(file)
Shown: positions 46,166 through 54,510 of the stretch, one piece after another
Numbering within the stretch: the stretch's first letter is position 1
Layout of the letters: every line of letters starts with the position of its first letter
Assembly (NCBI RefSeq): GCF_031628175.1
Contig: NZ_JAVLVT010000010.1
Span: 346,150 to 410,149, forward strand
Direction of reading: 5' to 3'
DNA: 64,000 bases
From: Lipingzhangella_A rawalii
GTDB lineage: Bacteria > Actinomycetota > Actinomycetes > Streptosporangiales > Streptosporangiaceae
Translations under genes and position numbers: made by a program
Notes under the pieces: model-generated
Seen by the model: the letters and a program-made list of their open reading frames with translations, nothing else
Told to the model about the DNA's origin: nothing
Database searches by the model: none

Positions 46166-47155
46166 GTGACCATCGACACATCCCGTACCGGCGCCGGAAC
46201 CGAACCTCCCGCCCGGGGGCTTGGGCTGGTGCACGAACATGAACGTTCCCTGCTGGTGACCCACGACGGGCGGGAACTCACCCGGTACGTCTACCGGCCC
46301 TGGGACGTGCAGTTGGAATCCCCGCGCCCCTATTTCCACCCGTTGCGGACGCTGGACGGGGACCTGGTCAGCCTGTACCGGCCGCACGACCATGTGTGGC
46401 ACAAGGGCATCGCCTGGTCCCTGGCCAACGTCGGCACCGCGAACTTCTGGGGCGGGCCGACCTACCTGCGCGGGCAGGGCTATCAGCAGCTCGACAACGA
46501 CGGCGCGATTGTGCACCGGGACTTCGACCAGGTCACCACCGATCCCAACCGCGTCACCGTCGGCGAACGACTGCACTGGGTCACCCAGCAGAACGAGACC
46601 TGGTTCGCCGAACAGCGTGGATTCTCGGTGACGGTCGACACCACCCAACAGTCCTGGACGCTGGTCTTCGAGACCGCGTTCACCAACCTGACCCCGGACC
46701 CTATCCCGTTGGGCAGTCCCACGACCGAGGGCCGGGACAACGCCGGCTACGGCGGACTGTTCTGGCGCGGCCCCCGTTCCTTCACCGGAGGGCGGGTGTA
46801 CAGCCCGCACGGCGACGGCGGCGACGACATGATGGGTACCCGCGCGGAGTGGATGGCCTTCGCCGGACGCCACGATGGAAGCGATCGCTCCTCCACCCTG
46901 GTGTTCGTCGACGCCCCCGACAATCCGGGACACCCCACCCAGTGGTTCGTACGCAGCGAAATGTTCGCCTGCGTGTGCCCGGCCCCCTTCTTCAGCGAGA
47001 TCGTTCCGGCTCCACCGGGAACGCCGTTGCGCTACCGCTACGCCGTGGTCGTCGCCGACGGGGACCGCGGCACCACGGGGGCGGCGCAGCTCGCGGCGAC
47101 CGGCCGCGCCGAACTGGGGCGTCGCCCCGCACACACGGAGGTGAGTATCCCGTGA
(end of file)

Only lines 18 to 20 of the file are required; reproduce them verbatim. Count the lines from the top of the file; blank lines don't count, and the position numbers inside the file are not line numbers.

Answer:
46201 CGAACCTCCCGCCCGGGGGCTTGGGCTGGTGCACGAACATGAACGTTCCCTGCTGGTGACCCACGACGGGCGGGAACTCACCCGGTACGTCTACCGGCCC
46301 TGGGACGTGCAGTTGGAATCCCCGCGCCCCTATTTCCACCCGTTGCGGACGCTGGACGGGGACCTGGTCAGCCTGTACCGGCCGCACGACCATGTGTGGC
46401 ACAAGGGCATCGCCTGGTCCCTGGCCAACGTCGGCACCGCGAACTTCTGGGGCGGGCCGACCTACCTGCGCGGGCAGGGCTATCAGCAGCTCGACAACGA